Learn to study human behavior in-situ. Use your powers of observation to understand what experiences make people happy, and where the pain points are.
” An ethnographer is a person who gathers and records data about human culture and societies. There are various research methods that can be applied to the different sub-categories of this social study, such as field, design or visual ethnography. An ethnographer often needs to be able to find patterns in and understand issues faced by a wide sample of people with diverse backgrounds.”
What it is.
Design ethnography is a user-centered research method product designers use to understand user experiences. Unlike interviews and surveys, the designer observes people doing their normal activities (like using a piece of software or buying a cup of coffee) and discusses their experiences with them.
How it’s used.
Ethnography is a way to observe and learn. Ethnographers watch how people interact with each other, places, and things. We look for confusion, hesitancy, social anxiety, and other pain points that are the cause of a bad user experience. We’re looking for the problems we need to fix, and then we figure out how to fix them.
My primary and favorite type of user research is the contextual inquiry, or design ethnography. It’s not because I majored in anthropology in college and this gives me a chance to use my expensive but otherwise completely useless degree. (Really, it’s not.) It’s because by observing people working at their jobs, or struggling with a bad customer experience, or fighting their way through an online shopping cart I can discover an abundance of data that I might not otherwise have know. Data I can use to fix these real world problems and improve products.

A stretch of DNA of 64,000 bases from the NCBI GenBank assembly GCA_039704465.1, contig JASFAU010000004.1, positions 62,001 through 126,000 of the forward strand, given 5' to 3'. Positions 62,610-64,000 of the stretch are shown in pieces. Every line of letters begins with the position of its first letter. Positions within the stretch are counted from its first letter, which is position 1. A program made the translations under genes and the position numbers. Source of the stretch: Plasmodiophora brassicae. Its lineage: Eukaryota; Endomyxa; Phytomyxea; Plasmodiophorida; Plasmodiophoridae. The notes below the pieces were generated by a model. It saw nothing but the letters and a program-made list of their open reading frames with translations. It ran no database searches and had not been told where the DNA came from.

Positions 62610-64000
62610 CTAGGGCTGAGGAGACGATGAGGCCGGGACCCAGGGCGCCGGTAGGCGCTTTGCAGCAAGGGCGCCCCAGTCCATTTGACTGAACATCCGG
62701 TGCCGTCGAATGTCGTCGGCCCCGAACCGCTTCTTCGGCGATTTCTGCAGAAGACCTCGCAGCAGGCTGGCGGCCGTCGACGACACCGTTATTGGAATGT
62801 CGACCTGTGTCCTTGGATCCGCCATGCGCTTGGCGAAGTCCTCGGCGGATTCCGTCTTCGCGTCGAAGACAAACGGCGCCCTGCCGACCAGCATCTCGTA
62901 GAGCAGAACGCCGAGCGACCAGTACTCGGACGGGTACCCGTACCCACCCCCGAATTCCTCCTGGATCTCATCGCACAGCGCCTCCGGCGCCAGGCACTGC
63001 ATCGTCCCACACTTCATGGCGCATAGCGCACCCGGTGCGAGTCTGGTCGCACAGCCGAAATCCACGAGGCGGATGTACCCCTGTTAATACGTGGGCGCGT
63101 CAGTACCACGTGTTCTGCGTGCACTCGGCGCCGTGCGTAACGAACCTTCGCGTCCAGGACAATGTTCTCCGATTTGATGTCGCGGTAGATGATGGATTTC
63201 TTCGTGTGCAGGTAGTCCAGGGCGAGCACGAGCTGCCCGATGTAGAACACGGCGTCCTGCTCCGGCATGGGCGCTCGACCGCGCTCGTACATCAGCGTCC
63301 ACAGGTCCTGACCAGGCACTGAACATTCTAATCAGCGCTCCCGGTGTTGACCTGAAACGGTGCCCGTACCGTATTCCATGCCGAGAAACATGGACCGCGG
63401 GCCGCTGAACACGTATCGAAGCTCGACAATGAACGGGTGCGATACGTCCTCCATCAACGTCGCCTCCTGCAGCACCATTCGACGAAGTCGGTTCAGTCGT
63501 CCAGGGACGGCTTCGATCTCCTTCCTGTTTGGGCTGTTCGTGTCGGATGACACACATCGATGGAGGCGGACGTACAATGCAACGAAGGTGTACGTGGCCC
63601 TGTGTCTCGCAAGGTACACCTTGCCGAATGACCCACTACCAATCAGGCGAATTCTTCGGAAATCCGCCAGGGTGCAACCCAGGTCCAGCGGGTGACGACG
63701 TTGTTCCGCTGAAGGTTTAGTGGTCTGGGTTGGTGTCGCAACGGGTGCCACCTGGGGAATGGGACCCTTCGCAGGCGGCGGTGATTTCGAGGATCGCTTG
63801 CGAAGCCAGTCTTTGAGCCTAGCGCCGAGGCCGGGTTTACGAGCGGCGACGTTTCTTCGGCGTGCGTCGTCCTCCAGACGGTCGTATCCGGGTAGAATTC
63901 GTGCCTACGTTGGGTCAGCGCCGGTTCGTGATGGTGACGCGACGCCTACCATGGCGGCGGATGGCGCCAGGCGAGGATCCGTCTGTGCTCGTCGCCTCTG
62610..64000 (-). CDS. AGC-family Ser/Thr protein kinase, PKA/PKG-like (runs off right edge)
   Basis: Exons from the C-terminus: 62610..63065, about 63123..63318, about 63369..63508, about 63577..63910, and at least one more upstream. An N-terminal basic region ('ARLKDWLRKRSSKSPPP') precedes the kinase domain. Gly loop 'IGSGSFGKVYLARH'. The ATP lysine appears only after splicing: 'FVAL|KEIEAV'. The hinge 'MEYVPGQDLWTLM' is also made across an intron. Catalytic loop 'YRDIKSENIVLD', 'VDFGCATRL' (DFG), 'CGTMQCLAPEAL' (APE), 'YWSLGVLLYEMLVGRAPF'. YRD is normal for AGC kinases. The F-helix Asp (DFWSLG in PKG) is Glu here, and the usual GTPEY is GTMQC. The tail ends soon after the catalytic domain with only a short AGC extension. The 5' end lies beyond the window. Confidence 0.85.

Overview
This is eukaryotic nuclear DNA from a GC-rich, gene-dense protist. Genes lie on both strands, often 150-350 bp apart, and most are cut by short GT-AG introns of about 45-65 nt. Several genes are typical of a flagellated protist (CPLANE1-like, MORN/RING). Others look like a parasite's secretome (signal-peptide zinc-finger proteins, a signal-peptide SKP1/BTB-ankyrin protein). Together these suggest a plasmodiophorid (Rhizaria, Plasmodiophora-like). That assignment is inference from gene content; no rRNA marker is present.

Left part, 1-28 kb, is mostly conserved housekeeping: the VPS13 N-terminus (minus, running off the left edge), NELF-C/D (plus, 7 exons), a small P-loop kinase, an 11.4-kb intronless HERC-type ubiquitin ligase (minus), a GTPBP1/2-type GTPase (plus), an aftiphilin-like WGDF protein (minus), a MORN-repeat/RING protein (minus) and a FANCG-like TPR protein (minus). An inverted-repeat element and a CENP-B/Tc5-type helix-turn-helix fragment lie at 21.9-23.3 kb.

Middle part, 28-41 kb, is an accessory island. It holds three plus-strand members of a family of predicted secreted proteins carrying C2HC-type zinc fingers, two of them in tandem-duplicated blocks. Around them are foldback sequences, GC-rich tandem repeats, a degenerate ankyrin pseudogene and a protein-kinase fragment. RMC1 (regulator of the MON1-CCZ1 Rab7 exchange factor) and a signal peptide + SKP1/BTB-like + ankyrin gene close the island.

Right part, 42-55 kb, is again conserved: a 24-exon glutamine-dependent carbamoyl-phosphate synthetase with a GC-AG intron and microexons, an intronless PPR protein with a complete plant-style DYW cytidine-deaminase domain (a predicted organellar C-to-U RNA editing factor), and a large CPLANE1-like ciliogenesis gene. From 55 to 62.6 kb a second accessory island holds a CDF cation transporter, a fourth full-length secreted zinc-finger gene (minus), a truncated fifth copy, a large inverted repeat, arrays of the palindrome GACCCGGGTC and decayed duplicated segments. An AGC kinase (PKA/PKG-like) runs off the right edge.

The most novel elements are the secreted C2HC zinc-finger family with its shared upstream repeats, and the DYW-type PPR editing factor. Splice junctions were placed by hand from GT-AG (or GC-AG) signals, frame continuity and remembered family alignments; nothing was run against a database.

What people say and what they say they do are entirely different things
While surveys work great for reaching a ton of people, they’re not nearly as good as watching and asking questions in-situ. Focus groups and interviews may be more convenient for the researcher, but as the preeminent anthropologist Margaret Meade taught us: People don’t always do what they say they do.
But how can that be? Surely people know what they do, why wouldn’t they tell the honest researcher who’s just trying to improve their experience? It’s not because they’re lying (usually) it’s because they’re not paying attention.
You might actually love the coffee
Imagine your colleague tells you he doesn’t like a certain brand of coffee shop. He says it’s because he doesn’t like the quality of the coffee. He might believe he doesn’t like the quality of the coffee. But the truth could be entirely different.
He might have had a bad experience when ordering and paying for the coffee. Or the clerk might have treated him rudely. Maybe he couldn’t figure out how to order the coffee he likes because the menu was confusing and there were impatient customers standing behind him. Any one or all of these would leave a bad feeling about that coffee shop in the mind of your friend, but how he remembers it is that he doesn’t like the coffee.
If you’re tasked with designing a better coffee shop experience and you take him at his word, you might spend a lot of time improving the quality of the cup of coffee with no improvement in customer satisfaction.
Trust what you see, not what you’re told
Without observing people acting in real life situations, you’ll never understand what is actually wrong, and you’ll spend a lot of time fixing something that wasn’t broken to begin with.
Your task is first to figure out what are the true pain points. Second, fix them. Design ethnography helps you do that because you’re on the spot, watching people struggling, asking questions as they struggle, and getting to the truth of their dissatisfaction.